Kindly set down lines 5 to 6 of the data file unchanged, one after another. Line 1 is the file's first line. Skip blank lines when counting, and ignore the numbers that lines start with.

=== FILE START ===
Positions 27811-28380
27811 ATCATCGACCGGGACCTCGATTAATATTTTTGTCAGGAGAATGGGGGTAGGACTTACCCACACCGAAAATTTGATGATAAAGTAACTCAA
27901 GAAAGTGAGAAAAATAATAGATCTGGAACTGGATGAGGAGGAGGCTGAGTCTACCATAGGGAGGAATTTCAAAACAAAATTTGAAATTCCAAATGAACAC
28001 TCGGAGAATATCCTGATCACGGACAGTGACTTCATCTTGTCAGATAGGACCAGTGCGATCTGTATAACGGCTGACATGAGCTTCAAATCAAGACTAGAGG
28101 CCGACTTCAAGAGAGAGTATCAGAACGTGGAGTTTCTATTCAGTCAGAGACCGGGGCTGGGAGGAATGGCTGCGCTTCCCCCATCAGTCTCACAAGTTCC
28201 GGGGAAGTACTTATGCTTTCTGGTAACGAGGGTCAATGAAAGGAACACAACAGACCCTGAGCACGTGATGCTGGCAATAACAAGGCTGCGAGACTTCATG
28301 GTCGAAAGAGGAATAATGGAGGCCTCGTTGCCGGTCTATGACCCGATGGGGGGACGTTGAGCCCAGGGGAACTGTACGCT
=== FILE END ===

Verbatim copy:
28101 CCGACTTCAAGAGAGAGTATCAGAACGTGGAGTTTCTATTCAGTCAGAGACCGGGGCTGGGAGGAATGGCTGCGCTTCCCCCATCAGTCTCACAAGTTCC
28201 GGGGAAGTACTTATGCTTTCTGGTAACGAGGGTCAATGAAAGGAACACAACAGACCCTGAGCACGTGATGCTGGCAATAACAAGGCTGCGAGACTTCATG